AMIA Bombing: Did Iran Help Hezbollah Slaughter 85 Jews in Argentina?
Argentina's state prosecutor is leading a heavy investigation into Iran's involvement in the creation of a terrorist intelligence network that spans across eight different South American countries. Alberto Nisman, who is investigating the 1994 bombing of a Buenos Aires Jewish community center that killed 85, believes that the attack was orchestrated and financed by the Iranian government and executed by the terrorist group Hezbollah. Nisman also claims that the Islamic Republic of Iran infiltrated South America in the hopes of executing further terrorist attacks.
Alberto Nisman is leading his accusation against Mohsen Rabbani, Iran's former cultural attache, stating that Rabbani has spent the past two decades building up an intelligence network in Brazil, Paraguay, Uruguay, Chile, Colombia, Guyana, Suriname, and Trinidad and Tobago. Nisman stated that Iran set up the sleeper cells in the hope of "exporting the revolution." Nisman has presented a 500-page indictment to Judge Rodolfo Canicoba Corral as well as the governments of each country involved. When presenting the indictment Nisman stated that, "These are sleeper cells. They have activities you wouldn't imagine. Sometimes they die having never received the order to attack."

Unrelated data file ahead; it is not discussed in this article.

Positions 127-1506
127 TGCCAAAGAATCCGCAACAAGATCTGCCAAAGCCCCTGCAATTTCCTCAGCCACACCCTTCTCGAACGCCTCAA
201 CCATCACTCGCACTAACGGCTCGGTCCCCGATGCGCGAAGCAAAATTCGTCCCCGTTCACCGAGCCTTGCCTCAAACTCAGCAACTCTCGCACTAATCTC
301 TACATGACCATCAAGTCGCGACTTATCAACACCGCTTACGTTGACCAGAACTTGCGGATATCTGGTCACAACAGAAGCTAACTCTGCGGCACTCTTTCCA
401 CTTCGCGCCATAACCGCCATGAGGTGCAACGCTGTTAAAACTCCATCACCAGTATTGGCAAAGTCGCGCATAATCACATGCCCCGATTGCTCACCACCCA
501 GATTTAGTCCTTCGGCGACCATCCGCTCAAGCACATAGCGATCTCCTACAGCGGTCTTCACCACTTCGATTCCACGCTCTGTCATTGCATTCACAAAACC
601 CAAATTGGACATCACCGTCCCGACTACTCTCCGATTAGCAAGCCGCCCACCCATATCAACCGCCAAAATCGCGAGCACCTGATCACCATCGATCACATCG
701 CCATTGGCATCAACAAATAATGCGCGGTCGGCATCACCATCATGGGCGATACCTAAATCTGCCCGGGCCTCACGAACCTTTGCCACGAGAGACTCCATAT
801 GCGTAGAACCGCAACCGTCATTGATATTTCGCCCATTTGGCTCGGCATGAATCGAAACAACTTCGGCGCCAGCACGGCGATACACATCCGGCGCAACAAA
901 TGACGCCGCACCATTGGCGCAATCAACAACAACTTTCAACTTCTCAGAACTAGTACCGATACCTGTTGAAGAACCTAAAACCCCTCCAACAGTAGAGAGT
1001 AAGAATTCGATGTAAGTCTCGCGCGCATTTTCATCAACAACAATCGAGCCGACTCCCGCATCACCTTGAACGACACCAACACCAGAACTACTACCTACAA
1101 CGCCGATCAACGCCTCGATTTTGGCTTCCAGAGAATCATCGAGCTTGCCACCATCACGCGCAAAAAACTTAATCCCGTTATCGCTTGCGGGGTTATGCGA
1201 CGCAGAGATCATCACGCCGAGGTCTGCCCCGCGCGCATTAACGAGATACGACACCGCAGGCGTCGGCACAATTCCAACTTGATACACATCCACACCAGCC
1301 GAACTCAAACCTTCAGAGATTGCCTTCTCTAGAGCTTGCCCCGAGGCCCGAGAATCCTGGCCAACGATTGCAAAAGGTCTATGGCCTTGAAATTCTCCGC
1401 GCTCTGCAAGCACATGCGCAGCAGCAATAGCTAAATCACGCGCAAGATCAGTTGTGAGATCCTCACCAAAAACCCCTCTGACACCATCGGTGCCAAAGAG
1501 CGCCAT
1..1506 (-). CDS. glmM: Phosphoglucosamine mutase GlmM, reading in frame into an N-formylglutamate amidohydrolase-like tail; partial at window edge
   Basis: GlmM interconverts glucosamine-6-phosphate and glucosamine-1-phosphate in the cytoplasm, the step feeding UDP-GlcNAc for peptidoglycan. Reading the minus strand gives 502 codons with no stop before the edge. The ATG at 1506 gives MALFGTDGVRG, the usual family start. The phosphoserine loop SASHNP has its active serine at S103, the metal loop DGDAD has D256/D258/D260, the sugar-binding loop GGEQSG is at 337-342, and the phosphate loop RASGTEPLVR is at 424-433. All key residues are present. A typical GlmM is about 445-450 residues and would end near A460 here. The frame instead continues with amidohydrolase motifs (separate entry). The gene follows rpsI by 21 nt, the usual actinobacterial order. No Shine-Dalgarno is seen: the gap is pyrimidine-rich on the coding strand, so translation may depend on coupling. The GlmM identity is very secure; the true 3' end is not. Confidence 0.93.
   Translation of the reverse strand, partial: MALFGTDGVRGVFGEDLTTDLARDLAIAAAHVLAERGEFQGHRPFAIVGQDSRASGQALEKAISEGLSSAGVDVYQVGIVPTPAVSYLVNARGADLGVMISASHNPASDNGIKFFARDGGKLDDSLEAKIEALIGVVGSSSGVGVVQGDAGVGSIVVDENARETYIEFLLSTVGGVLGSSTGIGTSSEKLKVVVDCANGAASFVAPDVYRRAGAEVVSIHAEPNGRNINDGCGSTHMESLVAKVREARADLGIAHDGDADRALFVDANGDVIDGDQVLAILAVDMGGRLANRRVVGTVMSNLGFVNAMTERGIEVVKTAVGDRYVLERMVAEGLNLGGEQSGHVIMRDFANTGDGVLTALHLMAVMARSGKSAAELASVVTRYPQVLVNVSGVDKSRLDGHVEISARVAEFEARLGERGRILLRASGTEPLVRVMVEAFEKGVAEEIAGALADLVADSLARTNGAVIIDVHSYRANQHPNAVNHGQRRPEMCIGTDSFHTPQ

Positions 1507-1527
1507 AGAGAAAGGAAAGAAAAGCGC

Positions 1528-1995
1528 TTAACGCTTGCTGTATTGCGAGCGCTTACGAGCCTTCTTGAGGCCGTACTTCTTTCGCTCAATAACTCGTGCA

The government of Iran has denied any and all involvement in the conspiracy, but has agreed to establish a "Truth Commission" in Tehran so as to aid in Nisman's investigation. This action has been heavily criticized by Argentine Jews, who fear that it could impede the quest for justice. The creation of the commission is seen as a diplomatic victory for Tehran as they face increased distrust from Western nations due to their growing nuclear program.
This news could not have come at a worse time for Tehran as they seek to gain a place at the Syrian peace table and prepare for their upcoming presidential election. In addition to this, such involvement could bring with it harsher international sanctions. Iran will once again be in the spotlight and time will tell if the international community will take action against them once again.